I would agree that he was one of the peaple who endevoured to maintain a certain distance from the core of Hollywood, but all I'm saying is he was still maintained solid personal (his freindships with varius peaple more intimatly involved with the "system" then he) and professional (his willingess to allow other studies to distribute his films, even past the point were he could have done it himself, his frequent contributions to big-budget films - including Jurassic Park and the Star Trek and Pirates films, among others and, of course, the simple fact that he chose to sell LFL to Disney of all peaple when, if independence from Hollywood was such an issue from him, he could have just retired and let Kennedy or someone run the company as it was)

    As I may have said before, it might be that some of you here have a much more narrow definition of Hollywood then I do*. For me Lucas/Lucasfilms was Hollywood becuase it was A) was a major production studio making mainstream films, B) it's in-house special effects company was intimatly involved with varius other Hollywood productions and C) the man who owned and ran the company was hardly an outsider to the Hollywood world, given his promiance, high regard and relationships within the field.

    *when I say or here "Hollywood" I think of a broad umbrella that covers basically all mainstream film in the United States - basically almost everything that is'nt indy stuff or television/streaming. A "Hollywood film" can be Infinity War yeah, but it can also be Toy Story (hope this helps make things make more sense)

    I think this might be were a big part of our disagreement stems from - you say "he was able to exercise a remarkable degree of entrepreneurship that revolved around the American film industry but at a distance from the studios" but I consider pre-Disney LFL to actually be one of those studios, so far from seeing someone distant from it I see someone standing right in the middle.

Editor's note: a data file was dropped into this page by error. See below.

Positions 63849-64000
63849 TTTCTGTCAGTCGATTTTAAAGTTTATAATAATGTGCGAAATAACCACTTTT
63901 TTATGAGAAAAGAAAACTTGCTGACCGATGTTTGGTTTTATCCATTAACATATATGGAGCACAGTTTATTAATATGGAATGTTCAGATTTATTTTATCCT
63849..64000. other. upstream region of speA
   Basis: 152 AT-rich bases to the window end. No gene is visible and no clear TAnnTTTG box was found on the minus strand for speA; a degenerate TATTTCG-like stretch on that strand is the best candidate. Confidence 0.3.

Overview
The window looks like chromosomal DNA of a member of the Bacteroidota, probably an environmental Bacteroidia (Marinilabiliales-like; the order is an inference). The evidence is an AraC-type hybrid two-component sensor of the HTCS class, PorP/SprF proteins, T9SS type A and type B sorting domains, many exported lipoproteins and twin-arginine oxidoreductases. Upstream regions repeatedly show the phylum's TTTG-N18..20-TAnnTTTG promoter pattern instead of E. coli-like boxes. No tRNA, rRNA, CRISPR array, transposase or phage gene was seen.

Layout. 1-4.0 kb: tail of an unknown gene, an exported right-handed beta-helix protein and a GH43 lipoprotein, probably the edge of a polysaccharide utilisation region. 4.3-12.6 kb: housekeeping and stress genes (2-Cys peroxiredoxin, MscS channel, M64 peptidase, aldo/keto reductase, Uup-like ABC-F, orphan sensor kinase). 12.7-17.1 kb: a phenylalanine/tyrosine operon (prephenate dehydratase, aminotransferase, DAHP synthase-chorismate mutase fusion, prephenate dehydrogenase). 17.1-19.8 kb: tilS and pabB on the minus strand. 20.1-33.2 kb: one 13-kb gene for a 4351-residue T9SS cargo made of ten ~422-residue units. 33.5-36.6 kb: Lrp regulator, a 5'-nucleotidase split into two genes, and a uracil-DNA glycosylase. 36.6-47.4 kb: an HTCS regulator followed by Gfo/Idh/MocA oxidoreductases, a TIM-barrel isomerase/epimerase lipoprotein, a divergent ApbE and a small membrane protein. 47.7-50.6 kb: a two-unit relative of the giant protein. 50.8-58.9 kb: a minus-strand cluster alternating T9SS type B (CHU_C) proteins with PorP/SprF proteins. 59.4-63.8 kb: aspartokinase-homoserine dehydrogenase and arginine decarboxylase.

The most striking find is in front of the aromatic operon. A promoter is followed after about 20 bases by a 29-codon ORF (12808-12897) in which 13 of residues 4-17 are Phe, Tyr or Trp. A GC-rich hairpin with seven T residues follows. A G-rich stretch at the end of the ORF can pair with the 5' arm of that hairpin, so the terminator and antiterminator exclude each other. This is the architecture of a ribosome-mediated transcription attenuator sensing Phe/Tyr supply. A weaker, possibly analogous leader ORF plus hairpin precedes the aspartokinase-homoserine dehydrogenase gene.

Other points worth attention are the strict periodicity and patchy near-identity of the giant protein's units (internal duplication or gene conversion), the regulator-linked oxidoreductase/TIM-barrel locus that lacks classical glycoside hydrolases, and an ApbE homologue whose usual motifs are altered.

As for him (and Coppola and Scorsese for that matter, who I would also 100 percent call Hollywood peaple - agian, becuase I think my view of Hollywood is way broader and more nebulous then yours) being able to make movies with limited control from Hollywood executives, well that's pretty easy to do when you run your own studio and there's nobody above you - nobody runs Hollywood as a whole, so if you operate your own studio within it you of course can do whatever the heck you want to.

    That's fair, but that kinda ties into my point; IMO he was able to do that becuase he had the means, not becuase he was'nt involved in the system. Quentin Tarantino also works on films that are interesting to him, rather then those that would necessarily be sucessful, but I'd still classify him as a Hollywood guy* and his films as Hollywood films.

    *I can hear the pitchforks being sharpened and smell the torches burning.
     
    Last edited: Oct 14, 2020
  20. Princess_Tina

    Princess_Tina Chosen One star 7

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    May 10, 2001
    The only problem with trying to establish your own little definition of Hollywood is that I know few people in the industry - including Lucas himself - who would even know what you're talking about, and so just for the record I'm going with the definition that the majority of people in the industry would use, because frankly it's just ridiculous to try to pretend that all of the American film industry represents "Hollywood" (or vice versa)

    And Lucas himself described what his problem with Hollywood was way back in 1980 in this Rolling Stone interview:
    RS: I guess you really do have reason to hate Hollywood.
    Lucas: They’re rather sleazy, unscrupulous people. L.A. is where they make deals, do business in the classic corporate American way, which is screw everybody and do whatever you can to make the biggest profit. They don’t care about people. It is incredible the way they treat filmmakers, because they have no idea what making a movie is about. To them, the deal is the movie. They have no idea of the suffering, the hard work. They’re not filmmakers. I don’t want to have anything to do with them.

    But if you want to make movies, don’t you have to?
    That’s why I’m trying to build the ranch.

    The ranch?
    Yeah, I bought 2000 acres in Lucas Valley, California [no relation] – to build a kind of creative-filmmakers’ retreat. The idea for this came out of film school. It was a great environment; a lot of people all very interested in film, exchanging ideas, watching movies, helping each other out. I wondered why we couldn’t have a professional environment like that. When you make a movie, it really is a fifteen-hour-a-day thing, and you don’t have time to do anything else. If you do it year in and year out, you become a complete nonentity. You need an environment that gets people excited about things, and they don’t do that in Hollywood.